435 days later, Delta pilot’s ‘chilling’ note found marking beginning of ‘apocalyptic, surreal’ pandemic

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What a difference a whole year can make …

On March 23rd, 2020, Delta first officer Chris Dennis parked an Airbus A321 commercial passenger jet airliner at a storage facility in Victorville (VCV), California, for what he hoped at the time would be no more than a 14-day shutdown because of the coronavirus pandemic.

But before exiting the plane, he left a letter for whoever would fly it next.

“Hey pilots – It’s March 23rd and we just arrived from MSP. Very chilling to see so much of our fleet here in the desert. If you are here to pick it up then the light must be at the end of the tunnel. Amazing how fast it changed. Have a safe flight bringing it out of storage!” that letter read.

He also published a Facebook post about how he was feeling, and in it he included a photo of the letter:

A note I left for the crew taking the airplane out of storage when this is over.

Photo taken by Chris Dennis

Posted by Chris Dennis on Monday, March 23, 2020

 

“Today was a day I will remember for the rest of my life,” he wrote on Facebook. “A trip opened up to bring a Delta A321 to Victorville, CA for storage. I had no idea what I would see or the emotions I would feel. Chilling, apocalyptic, surreal… all words that still don’t fit what is happening in the world. Each one of these aircraft represents hundreds of jobs, if not more.”

Now flash-forward by 435 days to June 1st — way, way, way past the 14 days that Dennis had hoped for — when first officer Nick Perez was assigned the enviable job of releasing the plane from storage.

First he had to inspect the plane, and it was while doing such that he found Dennis’s letter, read it and was floored.

But it wasn’t that he’d never seen the letter before. He saw it when it went viral. It’s just that it never really resonated with him until he had it in his own hands.

“It was only after reading the note that he understood the gravity of” all that had happened, according to a news post on Delta’s website.

“He immediately began to think about how Dennis must have been feeling when he wrote the letter. ‘He had to have been thinking he was leaving his job,’ Perez said. ‘Back in March, I was 100% certain I was going to lose my job,'” the post notes.

Indeed, it had been Dennis’s greatest fear. In an interview with Delta, he described how he’d felt as he and his team descended into Victorville last March to stash the plane.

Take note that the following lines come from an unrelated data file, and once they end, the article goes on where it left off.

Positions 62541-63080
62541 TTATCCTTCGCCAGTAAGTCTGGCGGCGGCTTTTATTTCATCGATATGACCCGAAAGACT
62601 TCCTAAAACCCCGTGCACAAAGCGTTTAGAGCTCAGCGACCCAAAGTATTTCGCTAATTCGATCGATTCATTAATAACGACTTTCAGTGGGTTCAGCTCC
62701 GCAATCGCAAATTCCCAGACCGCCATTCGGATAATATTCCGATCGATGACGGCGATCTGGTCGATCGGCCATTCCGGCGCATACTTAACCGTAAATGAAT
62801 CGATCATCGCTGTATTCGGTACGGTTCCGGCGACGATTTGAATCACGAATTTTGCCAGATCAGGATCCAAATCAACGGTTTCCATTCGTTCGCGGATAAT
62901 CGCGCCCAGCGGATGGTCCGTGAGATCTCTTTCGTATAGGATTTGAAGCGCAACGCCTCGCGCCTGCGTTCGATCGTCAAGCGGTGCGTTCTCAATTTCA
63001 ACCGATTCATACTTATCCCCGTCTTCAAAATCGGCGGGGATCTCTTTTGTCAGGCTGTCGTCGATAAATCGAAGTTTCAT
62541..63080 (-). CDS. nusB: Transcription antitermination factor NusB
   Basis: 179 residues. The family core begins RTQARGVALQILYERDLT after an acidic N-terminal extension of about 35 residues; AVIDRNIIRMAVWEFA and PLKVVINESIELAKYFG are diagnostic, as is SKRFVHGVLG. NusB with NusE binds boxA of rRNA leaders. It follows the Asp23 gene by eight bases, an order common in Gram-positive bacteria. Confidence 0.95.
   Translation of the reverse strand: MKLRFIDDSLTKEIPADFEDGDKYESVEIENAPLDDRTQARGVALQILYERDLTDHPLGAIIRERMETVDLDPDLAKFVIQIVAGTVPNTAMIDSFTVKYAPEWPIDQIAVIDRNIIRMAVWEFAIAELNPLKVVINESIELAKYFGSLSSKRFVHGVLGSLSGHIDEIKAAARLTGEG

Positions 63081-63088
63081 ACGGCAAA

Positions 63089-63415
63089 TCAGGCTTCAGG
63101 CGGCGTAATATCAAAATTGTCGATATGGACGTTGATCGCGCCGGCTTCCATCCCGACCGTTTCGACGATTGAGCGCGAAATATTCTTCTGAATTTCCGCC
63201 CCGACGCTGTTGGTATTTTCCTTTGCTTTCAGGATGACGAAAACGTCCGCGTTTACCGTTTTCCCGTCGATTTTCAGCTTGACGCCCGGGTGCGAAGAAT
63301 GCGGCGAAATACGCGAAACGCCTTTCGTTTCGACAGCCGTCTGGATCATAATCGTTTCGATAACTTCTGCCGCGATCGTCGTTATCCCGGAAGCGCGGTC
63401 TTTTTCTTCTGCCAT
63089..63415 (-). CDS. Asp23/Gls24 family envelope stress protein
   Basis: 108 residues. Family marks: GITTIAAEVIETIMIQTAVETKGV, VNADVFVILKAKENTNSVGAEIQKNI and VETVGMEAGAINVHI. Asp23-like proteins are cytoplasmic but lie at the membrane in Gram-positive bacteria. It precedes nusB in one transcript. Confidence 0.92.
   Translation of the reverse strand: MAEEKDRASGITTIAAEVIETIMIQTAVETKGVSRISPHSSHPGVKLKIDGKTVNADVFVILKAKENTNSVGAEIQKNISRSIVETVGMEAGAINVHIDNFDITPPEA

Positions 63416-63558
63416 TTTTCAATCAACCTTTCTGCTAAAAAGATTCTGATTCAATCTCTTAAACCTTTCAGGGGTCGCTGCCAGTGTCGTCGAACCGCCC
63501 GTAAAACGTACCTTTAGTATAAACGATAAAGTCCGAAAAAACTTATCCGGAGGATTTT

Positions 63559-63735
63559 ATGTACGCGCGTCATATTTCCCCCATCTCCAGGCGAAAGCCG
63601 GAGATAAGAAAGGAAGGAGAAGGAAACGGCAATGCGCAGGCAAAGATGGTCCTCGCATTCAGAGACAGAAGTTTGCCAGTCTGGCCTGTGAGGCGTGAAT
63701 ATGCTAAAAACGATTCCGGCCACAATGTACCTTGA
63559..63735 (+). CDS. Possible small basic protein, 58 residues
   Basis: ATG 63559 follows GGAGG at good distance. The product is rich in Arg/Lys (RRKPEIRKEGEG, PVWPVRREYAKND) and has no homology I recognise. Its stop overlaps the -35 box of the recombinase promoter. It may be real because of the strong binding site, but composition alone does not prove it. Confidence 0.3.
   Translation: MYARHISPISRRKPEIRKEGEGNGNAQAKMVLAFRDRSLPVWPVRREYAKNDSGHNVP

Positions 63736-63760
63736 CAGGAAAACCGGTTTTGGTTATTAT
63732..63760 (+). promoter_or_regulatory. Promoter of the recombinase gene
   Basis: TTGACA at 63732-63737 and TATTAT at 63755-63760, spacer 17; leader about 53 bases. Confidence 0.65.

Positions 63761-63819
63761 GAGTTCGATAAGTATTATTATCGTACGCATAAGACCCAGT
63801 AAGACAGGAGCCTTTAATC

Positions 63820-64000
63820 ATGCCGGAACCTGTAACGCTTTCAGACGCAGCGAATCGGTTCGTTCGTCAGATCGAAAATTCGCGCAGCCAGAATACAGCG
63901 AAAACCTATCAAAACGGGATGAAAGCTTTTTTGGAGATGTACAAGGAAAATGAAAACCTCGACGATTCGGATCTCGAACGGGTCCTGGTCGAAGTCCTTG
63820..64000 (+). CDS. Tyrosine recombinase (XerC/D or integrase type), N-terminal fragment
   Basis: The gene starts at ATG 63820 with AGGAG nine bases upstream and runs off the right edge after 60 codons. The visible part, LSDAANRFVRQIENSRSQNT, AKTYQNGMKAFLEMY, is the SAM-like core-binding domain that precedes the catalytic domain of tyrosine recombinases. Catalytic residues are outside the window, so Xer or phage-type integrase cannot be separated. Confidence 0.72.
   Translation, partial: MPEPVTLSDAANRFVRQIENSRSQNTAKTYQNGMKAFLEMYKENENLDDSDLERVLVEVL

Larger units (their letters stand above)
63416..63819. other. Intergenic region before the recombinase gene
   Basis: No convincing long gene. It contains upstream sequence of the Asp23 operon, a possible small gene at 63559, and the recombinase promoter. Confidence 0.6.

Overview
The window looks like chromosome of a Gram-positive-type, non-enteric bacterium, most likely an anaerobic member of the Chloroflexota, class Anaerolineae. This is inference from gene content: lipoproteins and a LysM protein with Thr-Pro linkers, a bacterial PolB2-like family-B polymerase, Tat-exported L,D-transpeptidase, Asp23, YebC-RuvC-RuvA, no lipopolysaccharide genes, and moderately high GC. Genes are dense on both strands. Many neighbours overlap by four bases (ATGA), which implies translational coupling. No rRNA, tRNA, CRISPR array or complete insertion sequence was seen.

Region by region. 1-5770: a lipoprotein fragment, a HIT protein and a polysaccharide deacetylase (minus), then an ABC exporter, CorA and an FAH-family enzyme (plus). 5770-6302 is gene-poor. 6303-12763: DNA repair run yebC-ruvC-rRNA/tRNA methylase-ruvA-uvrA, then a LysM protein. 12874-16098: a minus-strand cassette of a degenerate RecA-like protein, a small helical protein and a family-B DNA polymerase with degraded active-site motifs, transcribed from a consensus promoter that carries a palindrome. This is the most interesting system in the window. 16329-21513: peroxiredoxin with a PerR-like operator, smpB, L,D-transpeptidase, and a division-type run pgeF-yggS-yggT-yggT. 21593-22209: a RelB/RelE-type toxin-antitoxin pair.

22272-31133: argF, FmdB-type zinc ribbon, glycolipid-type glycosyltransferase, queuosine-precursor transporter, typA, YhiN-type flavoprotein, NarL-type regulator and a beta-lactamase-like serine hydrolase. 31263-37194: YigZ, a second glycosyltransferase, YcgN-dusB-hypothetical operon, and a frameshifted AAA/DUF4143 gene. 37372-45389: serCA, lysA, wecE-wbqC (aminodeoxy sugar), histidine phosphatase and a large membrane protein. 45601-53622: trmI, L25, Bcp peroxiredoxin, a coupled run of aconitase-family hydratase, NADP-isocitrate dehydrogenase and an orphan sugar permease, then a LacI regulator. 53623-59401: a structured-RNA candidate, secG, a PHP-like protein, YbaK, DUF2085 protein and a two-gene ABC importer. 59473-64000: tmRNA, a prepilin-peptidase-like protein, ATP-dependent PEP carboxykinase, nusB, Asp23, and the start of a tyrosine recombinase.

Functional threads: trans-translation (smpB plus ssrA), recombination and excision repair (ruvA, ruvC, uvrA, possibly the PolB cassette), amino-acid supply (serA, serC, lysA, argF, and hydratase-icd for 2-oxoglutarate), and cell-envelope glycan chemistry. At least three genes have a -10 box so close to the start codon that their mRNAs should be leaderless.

“It wasn’t until we were on final approach headed in for landing when it hit me. The VCV instructions noted to go behind a ‘follow-me vehicle’ that brings you to a parking spot. As we crossed the runway: Delta aircraft. It’s hard to fathom how many aircraft Delta has until you see that many of them parked in one place,” he said.

“When we got in line, it looked like an optical illusion. It just kept going and going. I don’t know how to describe it – it was shocking.”​

Every single one of those planes was slated to be put in storage..

“I thought about how many people’s jobs rely on just one of those airplanes. From the reservations agent, to the ticket agent, to the pilot, flight attendants, mechanics, the ramp crew. Then you go a level deeper: the rental car agency, the hotels, the tourism companies,” Dennis added.

435 days ago, as the COVID-19 pandemic forced thousands of canceled flights and a world of uncertainty, First Officer…

Posted by Delta Air Lines on Thursday, June 10, 2021

It took a long, long, long time, but the days of stress and worry over lost jobs are fast sliding into the past as the airline industry reboots.

However, they’re now being replaced by new worries brought on by the overwhelming surge in air travel.

“U.S. airlines are scrambling to add staff and upgrade technology as they face anger over prolonged call center wait times while tackling a surge in air travel following COVID-19 vaccinations,” Reuters reported last month.

“After a year of being cooped up, travelers are balancing the prospect of sunshine in Florida or fresh mountain air in Montana and Wyoming – among the fastest growing U.S. travel markets – with frustrations during the booking process. By July, U.S. domestic air fares and capacity could approach pre-pandemic levels, according to experts, but overall staffing at the three legacy carriers shrunk by roughly 20% last year.”

Indeed, and customers are noticing:

But hey, at least the airline is on the move again and life is finally slowly but surely returning to normal.

Vivek Saxena

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